In response, MHA and Mass Senior Care have established the Post-Acute Care Transition (PACT) Collaborative – a mechanism for hospital discharge case managers to communicate with MHA and Mass Senior Care to escalate and address challenges in skilled nursing facility (SNF) placements. MHA and Mass Senior Care will work together to help facilitate timely discharge and SNF placement for patients.

In addition, MHA and Mass Senior Care will jointly convene bi-weekly meetings starting next week so that hospital directors of case management, skilled nursing facility administrators, admissions directors, and/or nursing directors in each of the five EMS regions of the commonwealth can discuss capacity constraints and escalate any issues to MHA and Mass Senior Care.

COVID-19 Oral Antivirals Available, By Prescription, Through Walgreens

Massachusetts informed providers that they can electronically send prescription orders for two COVID-19 oral antiviral medications – Paxlovid and molnupiravir – to select Walgreens pharmacies throughout the state. Patients with the prescriptions can pick up the medications free of charge even if they don’t have insurance on file. The oral antivirals are FDA approved for patients at higher risk of moderate to severe COVID-19.

Another therapeutic – sotrovimab – is given to patients through an infusion and is now available widely through the state at hospitals, the state-sponsored Gothams sites, and community health centers. The Massachusetts COVID-19 Therapeutics Locator shows sites and their quantities on hand.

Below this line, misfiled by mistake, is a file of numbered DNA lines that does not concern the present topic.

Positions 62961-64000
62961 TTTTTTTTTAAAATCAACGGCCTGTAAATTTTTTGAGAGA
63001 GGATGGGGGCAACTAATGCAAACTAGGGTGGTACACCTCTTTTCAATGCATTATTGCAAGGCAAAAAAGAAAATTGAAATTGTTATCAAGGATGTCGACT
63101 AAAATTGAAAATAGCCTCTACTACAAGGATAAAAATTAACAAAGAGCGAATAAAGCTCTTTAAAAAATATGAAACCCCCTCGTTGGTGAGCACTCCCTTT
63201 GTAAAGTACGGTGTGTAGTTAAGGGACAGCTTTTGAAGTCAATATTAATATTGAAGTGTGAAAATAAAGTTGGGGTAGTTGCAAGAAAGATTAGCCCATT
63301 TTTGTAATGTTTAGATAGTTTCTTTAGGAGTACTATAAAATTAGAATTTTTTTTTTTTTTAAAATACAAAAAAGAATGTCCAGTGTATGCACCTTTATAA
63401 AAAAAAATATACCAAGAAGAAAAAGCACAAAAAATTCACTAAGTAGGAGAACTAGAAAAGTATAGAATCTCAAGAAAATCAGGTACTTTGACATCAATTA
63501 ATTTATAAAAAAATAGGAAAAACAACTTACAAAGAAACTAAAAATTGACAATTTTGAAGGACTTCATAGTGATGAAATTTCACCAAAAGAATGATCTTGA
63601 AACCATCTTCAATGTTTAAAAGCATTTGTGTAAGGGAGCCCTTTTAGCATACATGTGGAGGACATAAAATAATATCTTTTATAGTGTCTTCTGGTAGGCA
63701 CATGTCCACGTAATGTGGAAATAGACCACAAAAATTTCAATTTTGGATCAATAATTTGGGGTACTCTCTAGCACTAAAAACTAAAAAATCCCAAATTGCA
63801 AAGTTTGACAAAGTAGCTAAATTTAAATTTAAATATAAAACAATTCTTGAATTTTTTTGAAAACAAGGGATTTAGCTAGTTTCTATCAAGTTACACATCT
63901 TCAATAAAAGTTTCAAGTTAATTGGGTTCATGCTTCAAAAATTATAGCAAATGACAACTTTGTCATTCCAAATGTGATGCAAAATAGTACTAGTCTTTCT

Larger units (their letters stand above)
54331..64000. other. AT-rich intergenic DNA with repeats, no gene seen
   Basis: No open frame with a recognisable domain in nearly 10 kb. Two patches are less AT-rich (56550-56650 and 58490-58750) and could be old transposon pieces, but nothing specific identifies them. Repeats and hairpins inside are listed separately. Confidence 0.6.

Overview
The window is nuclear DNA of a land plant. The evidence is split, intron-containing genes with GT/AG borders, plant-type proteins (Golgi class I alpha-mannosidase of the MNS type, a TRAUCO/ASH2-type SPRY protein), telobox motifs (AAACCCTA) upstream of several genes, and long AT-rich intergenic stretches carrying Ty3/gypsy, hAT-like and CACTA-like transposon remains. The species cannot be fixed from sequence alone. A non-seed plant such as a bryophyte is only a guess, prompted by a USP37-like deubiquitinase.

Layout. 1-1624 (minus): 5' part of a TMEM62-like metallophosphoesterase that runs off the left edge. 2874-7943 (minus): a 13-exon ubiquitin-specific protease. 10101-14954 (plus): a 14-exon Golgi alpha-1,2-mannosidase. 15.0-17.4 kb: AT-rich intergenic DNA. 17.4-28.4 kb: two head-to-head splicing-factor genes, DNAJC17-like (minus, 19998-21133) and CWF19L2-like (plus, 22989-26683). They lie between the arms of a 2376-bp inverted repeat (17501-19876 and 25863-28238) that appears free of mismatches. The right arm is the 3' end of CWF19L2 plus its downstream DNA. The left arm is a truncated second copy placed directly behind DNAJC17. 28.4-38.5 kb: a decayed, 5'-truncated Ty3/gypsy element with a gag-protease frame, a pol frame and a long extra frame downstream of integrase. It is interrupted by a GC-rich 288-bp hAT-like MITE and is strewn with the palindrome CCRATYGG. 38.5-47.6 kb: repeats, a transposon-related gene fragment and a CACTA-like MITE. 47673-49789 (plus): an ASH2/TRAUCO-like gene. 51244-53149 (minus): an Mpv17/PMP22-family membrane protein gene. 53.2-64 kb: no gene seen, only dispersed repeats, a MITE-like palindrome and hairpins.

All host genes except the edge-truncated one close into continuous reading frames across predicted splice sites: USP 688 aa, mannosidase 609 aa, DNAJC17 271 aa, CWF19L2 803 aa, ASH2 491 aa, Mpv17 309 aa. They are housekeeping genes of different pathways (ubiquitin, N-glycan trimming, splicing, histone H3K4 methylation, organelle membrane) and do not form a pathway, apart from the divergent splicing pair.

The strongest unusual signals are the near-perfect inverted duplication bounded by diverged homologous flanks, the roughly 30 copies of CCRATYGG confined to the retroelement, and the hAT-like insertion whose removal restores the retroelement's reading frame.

DPH has also launched a webpage to further educate individuals on therapeutic treatment options if they’ve contracted mild to moderate COVID-19.

The Walgreens locations accepting provider prescription orders are located in Brockton, Cambridge, Chelsea, Chicopee, Danvers, Fall River, Falmouth, Fitchburg, Framingham, Franklin, Gardner, Greenfield, Haverhill, Lawrence, Lowell, Marshfield, Mattapan, New Bedford, North Adams, Northampton, Plymouth, Saugus, Springfield, Taunton, Waltham, Ware, Wareham, Webster, Weymouth, and Worcester.


Margret Cooke has been appointed Commissioner of the Department of Public Health, after serving as acting commissioner since June 2021. Prior to DPH, Cooke led the Health Care Division in the Massachusetts Office of the Attorney General. She holds a J.D. from Northeastern University School of Law, and a BA degree from Mount Holyoke College.

Of her appointment, MHA President & CEO Steve Walsh said, “Based on our work with the commissioner, we know that she has a clear understanding of the most complex healthcare issues facing the commonwealth and the work that must be done to mount solutions. We look forward to being her partner as we emerge from the pandemic and strive to make Massachusetts an even healthier place to live.”

Jennifer Barrelle is DPH’s new deputy commissioner. She was previously the department’s chief of staff.

John LoDico, Editor